ngin - Norfolk Genetic Information Network

9 April 2003


 * UK OKs Syngenta application for new GM wheat trial
 * Agribusiness takes most seats on USDA biotech panel
 * Poll shows concern over biotech wheat at ND grain elevators
 * Monsanto's new logo - IMAGINE!


UK OKs Syngenta application for new GM wheat trial

 Reuters, 04.08.03, 8:01 AM ET

 Veronica Brown

 LONDON, April 8 (Reuters) - Britain has approved a new field trial of  genetically modified (GM) wheat, as hundreds of U.S. farm groups press  for a  moratorium on its full-scale introduction amid trans-crop contamination  worries about one of the world's most important foods.

 A spokesman from Britain's Department of Environment, Food and Rural Affairs  (DEFRA) said on Tuesday an application from Syngenta Seeds Ltd, part of  Syngenta AG <SYNZn.VX, to release GM wheat had been approved for a field  research site to be run by the company.

 "They are purely research and development trials on their own site in  Berkshire (southern England)," the spokesman told Reuters.

 But organic campaigners said that the development was worrying.

 More than 200 groups representing farmers and the organic sector in Canada  and the United States are calling for a ban on GM wheat due to fears that  one of the world's most lucrative and widely grown commodities could be  contaminated by manipulated genes.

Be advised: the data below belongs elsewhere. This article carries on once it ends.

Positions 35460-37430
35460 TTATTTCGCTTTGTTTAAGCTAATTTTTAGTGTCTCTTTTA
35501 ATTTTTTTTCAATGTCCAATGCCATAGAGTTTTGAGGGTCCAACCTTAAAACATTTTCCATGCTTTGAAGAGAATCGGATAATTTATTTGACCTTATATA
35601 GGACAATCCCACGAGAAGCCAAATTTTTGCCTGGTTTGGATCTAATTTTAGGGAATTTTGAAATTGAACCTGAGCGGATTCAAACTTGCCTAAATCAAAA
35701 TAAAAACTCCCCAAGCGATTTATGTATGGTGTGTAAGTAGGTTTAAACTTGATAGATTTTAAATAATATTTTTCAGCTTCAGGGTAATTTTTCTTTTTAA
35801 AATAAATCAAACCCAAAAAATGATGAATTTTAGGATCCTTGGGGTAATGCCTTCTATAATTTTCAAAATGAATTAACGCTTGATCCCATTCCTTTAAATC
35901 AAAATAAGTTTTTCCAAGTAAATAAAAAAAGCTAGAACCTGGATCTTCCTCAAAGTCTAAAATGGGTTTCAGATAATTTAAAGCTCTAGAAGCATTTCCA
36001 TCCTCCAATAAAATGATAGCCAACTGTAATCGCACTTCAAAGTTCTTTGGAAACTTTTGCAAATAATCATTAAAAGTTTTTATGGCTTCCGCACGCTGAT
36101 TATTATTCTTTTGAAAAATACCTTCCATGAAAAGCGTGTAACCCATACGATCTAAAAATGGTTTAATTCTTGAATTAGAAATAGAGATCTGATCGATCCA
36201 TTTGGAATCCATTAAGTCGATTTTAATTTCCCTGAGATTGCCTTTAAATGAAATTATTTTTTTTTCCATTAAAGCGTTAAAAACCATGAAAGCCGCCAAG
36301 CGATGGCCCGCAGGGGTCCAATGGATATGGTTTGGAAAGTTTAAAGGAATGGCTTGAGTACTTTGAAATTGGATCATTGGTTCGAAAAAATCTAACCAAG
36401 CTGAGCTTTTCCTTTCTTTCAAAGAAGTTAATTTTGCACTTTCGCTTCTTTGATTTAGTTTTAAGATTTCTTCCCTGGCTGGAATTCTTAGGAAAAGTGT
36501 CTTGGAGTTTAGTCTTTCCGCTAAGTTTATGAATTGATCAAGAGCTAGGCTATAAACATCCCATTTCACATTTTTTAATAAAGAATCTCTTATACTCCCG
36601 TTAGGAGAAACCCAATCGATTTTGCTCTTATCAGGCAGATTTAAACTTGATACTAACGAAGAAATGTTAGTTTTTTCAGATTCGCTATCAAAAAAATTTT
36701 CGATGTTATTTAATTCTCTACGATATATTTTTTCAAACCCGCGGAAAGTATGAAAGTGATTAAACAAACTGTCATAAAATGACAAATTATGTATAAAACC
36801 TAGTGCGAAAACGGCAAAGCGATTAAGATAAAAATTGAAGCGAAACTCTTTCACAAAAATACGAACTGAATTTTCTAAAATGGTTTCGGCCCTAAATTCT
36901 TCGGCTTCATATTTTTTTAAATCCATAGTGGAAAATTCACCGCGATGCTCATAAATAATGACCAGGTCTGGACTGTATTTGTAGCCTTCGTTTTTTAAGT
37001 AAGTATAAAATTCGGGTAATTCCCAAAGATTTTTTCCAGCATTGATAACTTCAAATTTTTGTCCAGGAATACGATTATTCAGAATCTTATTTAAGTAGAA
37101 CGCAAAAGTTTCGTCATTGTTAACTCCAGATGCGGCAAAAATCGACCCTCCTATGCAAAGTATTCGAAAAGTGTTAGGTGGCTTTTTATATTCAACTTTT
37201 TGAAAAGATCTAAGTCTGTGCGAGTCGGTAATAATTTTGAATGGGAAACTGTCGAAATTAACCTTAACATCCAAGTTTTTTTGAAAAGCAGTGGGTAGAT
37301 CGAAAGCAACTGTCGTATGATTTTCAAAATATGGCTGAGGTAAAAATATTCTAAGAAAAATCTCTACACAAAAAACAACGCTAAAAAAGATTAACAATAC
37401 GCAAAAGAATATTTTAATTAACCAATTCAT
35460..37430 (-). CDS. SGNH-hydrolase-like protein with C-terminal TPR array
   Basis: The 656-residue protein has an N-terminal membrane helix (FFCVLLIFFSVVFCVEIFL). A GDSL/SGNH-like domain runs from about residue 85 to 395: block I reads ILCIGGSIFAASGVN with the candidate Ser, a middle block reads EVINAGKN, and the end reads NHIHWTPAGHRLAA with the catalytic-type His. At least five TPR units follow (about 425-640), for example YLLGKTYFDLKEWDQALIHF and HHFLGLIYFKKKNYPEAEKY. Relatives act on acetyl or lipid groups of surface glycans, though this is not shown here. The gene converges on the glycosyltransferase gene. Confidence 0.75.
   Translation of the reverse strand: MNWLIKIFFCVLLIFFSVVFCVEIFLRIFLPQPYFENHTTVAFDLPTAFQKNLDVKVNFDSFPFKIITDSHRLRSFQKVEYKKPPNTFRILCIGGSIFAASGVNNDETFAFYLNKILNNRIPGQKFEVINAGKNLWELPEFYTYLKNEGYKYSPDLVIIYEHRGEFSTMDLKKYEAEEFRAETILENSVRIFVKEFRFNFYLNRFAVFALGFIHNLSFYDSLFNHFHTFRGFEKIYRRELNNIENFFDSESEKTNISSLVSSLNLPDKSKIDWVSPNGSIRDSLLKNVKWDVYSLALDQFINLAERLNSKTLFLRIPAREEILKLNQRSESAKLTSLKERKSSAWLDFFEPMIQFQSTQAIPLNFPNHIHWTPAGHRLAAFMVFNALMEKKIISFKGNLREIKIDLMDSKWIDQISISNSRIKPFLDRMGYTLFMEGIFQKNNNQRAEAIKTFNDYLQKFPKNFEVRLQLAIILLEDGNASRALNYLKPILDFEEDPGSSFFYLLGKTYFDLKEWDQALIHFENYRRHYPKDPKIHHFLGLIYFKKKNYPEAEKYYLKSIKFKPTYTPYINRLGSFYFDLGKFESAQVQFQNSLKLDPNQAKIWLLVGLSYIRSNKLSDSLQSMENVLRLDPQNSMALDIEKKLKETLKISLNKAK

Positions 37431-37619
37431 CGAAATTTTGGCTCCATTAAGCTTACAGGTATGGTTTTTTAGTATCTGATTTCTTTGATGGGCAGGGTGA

UK organic group, The Soil Association, has said GM soya, maize and oilseed  rape could have cost the U.S. economy eight billion pounds since 1999 in  farm subsidies, lower crop prices, loss of major export orders and product  recalls.

 It also said that farmers are not achieving the higher profits promised by  the biotechnology companies.

 "This has been so fiercely fought against in America and Canada because  non-GM farmers there are so concerned about contamination and they are  fighting really hard to ensure that GM wheat is not introduced there  commercially," Soil Association spokeswoman Sue Flook said.

 Britain is expected to make a decision later this year on whether to grow  gene-spliced crops commercially, but shoppers -- bruised by a string of food  scares such as mad cow disease -- are wary.

 Scientists say gene technology could solve world hunger, with GM crops that  produce higher yields and are insect, disease and drought resistant.

 Opponents say growing such crops could change the face of the countryside,  by contaminating traditional varieties.

 The government announced a national public debate on GM crops in Britain  earlier this year, but drew criticism early when it confirmed a major  scientific review of the technology would end before the field trials  finish.